Saturday, December 01, 2007

Green Car of the Year?

How does a gigantic SUV become "Green Car of the Year"? I am not the only one wondering that. Read Dan Neil's Doing well, not good.
It seems to me the objections to the Chevy Tahoe Hybrid's being called "green" fall into three categories:

Symbolic: The Tahoe Hybrid is not merely a Prius that can tow a boat. It is a 5,716-pound supertanker of a vehicle that is still twice the mass necessary to do the job it's typically assigned to do, that is, move a person or persons in and out of the suburbs. The Green Car Journal award seems to enable the continuing American fixation on super-sized vehicles.

Practical: The charge is "greenwashing," which is to say, the Tahoe Hybrid program will be a painfully small-volume effort that will net more positive media than real economy.

Strategic: This is the strongest objection. In a time of surpassing urgency -- whether your pet issue is global warming, oil security or economic disruption -- we are accepting, even rewarding relatively modest and incremental changes in efficiency that require no sacrifice, no change in consumer behavior at all. This isn't going to get it done, people. The notion that American drivers can sally on as before, driving the miles and tonnage they do, and only the technology under the hood has to change, is complete bollocks. We will incrementalize ourselves to the crack of doom.

1 comment:

  1. In his L.A. Times column, Dan Neil says objections to the Chevy Tahoe could be symbolic for a variety of reasons, including the contention that the Green Car of the Year award enables the fixation on super-sized vehicles. He has this wrong. At Green Car we believe in “right size” vehicles for everyday use. Families in particular have differing vehicle requirements because of family size, recreational needs, and many other considerations. While smaller vehicles make sense for most, others may find they need greater seating and cargo area for carrying around more passengers and gear than a smaller car can handle. That’s why options like SUVs, crossover vehicles, five-passenger pickups, and minivans are important.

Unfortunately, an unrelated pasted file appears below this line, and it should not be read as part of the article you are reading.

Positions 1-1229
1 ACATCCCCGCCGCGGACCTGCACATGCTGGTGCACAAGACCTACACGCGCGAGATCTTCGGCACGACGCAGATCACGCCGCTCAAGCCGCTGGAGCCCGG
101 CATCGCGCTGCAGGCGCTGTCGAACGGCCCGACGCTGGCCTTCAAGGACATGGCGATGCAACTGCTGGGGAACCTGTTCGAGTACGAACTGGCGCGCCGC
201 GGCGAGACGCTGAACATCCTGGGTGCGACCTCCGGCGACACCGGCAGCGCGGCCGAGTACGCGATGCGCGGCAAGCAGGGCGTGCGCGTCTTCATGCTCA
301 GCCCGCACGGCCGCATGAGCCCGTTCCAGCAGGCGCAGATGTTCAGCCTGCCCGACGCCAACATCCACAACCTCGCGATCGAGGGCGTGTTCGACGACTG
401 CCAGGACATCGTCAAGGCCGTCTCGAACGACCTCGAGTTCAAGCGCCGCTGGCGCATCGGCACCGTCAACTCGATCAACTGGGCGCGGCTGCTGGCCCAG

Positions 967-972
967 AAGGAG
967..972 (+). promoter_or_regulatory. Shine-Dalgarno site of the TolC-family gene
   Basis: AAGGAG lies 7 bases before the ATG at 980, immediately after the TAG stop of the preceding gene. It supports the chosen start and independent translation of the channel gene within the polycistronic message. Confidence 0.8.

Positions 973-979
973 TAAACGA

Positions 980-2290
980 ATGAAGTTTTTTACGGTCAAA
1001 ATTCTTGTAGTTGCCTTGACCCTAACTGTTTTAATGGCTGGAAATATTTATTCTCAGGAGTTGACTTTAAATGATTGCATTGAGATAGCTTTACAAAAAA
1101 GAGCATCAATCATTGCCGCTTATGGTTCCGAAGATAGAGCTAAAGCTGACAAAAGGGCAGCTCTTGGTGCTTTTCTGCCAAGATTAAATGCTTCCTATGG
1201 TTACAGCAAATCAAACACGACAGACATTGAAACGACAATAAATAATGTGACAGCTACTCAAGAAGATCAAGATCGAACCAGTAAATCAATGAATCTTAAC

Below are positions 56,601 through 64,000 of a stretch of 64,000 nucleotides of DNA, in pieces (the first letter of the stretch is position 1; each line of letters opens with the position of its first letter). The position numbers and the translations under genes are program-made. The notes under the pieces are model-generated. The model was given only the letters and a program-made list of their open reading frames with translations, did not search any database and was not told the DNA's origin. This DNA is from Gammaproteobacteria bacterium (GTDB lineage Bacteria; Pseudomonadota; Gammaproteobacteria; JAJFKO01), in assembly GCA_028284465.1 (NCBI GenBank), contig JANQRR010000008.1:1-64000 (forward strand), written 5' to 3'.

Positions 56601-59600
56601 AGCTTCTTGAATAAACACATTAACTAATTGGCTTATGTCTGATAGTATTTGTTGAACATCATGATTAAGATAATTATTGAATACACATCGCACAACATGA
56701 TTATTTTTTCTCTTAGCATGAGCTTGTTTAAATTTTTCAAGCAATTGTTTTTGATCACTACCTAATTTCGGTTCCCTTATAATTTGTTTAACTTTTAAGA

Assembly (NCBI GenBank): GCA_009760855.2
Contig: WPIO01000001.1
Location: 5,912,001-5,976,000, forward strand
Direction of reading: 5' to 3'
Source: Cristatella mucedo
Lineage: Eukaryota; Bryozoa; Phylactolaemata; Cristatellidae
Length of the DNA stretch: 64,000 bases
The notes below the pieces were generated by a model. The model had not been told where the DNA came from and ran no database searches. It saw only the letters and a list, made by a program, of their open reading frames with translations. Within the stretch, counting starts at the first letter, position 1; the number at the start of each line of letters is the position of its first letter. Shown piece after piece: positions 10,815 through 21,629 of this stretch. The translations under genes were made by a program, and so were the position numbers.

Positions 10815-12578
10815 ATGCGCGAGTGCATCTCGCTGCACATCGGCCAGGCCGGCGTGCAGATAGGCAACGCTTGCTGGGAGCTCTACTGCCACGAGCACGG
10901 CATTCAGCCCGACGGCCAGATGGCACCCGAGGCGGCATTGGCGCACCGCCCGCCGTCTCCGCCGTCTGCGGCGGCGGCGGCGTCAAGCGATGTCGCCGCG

He also says that objections could include the charge that GM is "greenwashing" because "the Tahoe Hybrid program will be a painfully small-volume effort.” Wrong. The two-mode hybrid will be applied in a range of GM vehicles using V-8 and V-6 engines. Development of the two-mode system was done jointly with BMW and Daimler(Chrysler) to fast track its way to market and reduce costs, so variations of the two-mode system will find their way into BMW, Chrysler, Dodge, and Mercedes-Benz models. This will save millions of barrels of oil and result in huge CO2 greenhouse gas emissions over time. Given this, how could this possibly be deemed "greenwashing?"

    Dan takes to task even the thought of awarding such a “green” distinction to an SUV, calling this a “strategic” issue. To him, SUVs are impractical and have no place on the highway. Yet, with millions of SUVs and their crossover vehicle cousins sold – and the likelihood that such vehicles will be sharing our highways for quite some time – shouldn’t the goal be to make these vehicles much more fuel efficient than in the past? With its 50 percent increase in city fuel economy and 30 percent overall fuel efficiency improvement, the Tahoe Hybrid represents a viable new option for those who need the functionality of a vehicle that can carry up to 8 passengers, stow 60 cubic feet of cargo, and tow 6200 pounds. Learn more about the 2008 Green Car of the Year and the GCOY program at GreenCar.com.

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